Parallels Desktop 10 for the Mac is now shipping. As is the custom, Parallels has added some excellent features that make the new version compelling and the upgrade price worthwhile.
Throughout the years, The Mac Observer has reviewed and posted detailed news about Parallels Desktop. For example, version 9 review, version 9 benchmarks, version 8 news, version 8 benchmarks, and version 7 review.
What I've observed is that Parallels has always been able to make its upgrades compelling. In part, that's because there is so much to do and there are so many opportunities with this technology. Also, these guys are virtual machine experts and employ most of the world's talent with VMs. Another contributor is that customers who press various virtual machines into service on their Macs do so much and encounter so many scenarios that they can provide plentiful feedback on what they want in the next version. Parallels then just does it.
As with OS X, there is a list of features created by the developer, and then there are notable features that are compelling and destined to be a signature feature of a release.
It makes sense to list all the new features of Parallels Desktop 10 (PD10) for the record, but later in this review I'll focus on those things that stood out for me and could also be readily tested in Mavericks.
Features of Interest for the everyday user are listed here. There are also some new features for developers, designers and IT pros that I'll leave to the official press release. The wording of the next three sections is from Parallels.
Performance and Optimization
- Users can now open Windows documents up to 48 percent faster
- Battery life is extended by up to 30 percent giving people additional work time when they need it most
- Virtual machines use up-to 10 percent less Mac memory
- New virtual machines with default settings launch Office 2013 applications up to 50 percent faster
- Virtual machine only takes as much disk space on the Mac hard drive as it needs. Real- time optimization automatically compacts virtual disk eliminating the need for periodic manual compacts.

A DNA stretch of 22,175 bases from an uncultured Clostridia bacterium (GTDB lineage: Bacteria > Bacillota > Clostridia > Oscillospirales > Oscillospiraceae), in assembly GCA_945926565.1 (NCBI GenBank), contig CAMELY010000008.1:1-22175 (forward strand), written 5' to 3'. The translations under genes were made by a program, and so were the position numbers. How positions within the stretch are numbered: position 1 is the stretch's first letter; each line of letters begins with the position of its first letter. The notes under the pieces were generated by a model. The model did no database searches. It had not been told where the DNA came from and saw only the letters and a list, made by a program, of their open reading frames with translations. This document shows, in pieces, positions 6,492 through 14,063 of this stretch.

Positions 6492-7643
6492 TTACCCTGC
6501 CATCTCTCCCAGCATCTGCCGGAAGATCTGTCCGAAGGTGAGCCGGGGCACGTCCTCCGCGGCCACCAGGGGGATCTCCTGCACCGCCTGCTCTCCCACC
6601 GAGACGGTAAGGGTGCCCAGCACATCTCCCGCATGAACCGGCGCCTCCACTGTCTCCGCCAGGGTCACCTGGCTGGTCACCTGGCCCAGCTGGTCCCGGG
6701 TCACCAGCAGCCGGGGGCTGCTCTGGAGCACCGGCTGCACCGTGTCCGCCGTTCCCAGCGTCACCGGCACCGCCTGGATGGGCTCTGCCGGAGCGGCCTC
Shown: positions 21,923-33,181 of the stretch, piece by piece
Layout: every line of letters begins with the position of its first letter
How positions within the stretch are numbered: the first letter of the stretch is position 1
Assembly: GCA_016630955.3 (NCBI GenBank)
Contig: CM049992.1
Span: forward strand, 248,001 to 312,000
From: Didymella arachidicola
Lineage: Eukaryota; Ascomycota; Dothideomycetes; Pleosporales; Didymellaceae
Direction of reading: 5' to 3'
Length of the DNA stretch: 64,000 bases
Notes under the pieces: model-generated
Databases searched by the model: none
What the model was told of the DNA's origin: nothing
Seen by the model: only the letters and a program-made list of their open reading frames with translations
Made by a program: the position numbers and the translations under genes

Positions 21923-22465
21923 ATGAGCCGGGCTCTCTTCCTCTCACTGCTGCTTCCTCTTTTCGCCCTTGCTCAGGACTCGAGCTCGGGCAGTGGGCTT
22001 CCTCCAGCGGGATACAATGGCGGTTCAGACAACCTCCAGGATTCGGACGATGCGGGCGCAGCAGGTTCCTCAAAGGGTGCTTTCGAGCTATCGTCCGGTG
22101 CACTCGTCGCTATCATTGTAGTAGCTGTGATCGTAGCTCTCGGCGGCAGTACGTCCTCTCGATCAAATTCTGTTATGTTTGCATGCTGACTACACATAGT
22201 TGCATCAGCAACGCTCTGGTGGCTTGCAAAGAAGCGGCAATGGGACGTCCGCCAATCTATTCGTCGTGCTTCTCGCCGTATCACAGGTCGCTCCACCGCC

- Free Disk Space Wizard allows to review and clean up space used by Parallels Desktop and Virtual Machines
Easy to Get Started
- Now with one click users can select from a number of choices to optimize their virtual machine based on what their primary usage is: productivity, games, design or development
- The new Parallels Control Center is a one-stop-shop for managing Parallels Desktop; it allows users to manage all their virtual machines and configuration settings from a single place
- Windows installation has been streamlined, with new ways to configure virtual machines
- Regional settings from the Mac are now set by default in Windows virtual machines
Seamless Integration for Best User Experience
- Users can share files, text or web pages from Windows using Internet accounts configured on their Mac such as Twitter, Facebook, Vimeo, Flickr; or send them via email, AirDrop and Messages.
- When users install a new Windows application, its icon will automatically be added to the OS X Launchpad
- The unread email indicator on Outlook lets users see at a glance the number of unread emails in Outlook, just like with Apple Mail
- Users can drag and drop files to the virtual machine icon in the Dock to open in Windows
- Users also have the ability to easily restore any setting to its default value by clicking the Restore Defaults button in the Virtual Machine Configuration window
- Users can drag and drop files to Mac OS X virtual machines
Next: Favorite New Features.
Page 2 - My Favorite New Features
So much for the list from Parallels. All of the new features are great, but here are my favorites, from #1 down to #6. I tested them all and took screen shots.
1. Control Panel. The list of available VMs is maintained in a beautiful and functional Control Panel. Not only are the tiles active, as before, but there are expanded options right next to the tiles for Settings, the location of the VM, and the status of antivirus protection. Notice how in the screen shot below, the disk icon indicates that my VMs are stored on an external drive. That's so they don't take up precious space on my meager, internal 256 GB SSD.
The ability to start, configure and see VM location is right there.
2. Disk Space Management. As mentioned in the original product news article, Parallels has paid special attention to MacBook Air/Pro owners who are transitioning from hard disks to SSD or Flash storage and may have less storage than they had with a hard disk. That means making sure that the snapshots and VM disk space aren't using more storage than absolutely. necessary. To that end, there is a Disk Space Wizard that surfaces usage and allows the user to recover space. This is vital for MacBook Airs with 128 GB of Flash and helpful with 256 GB.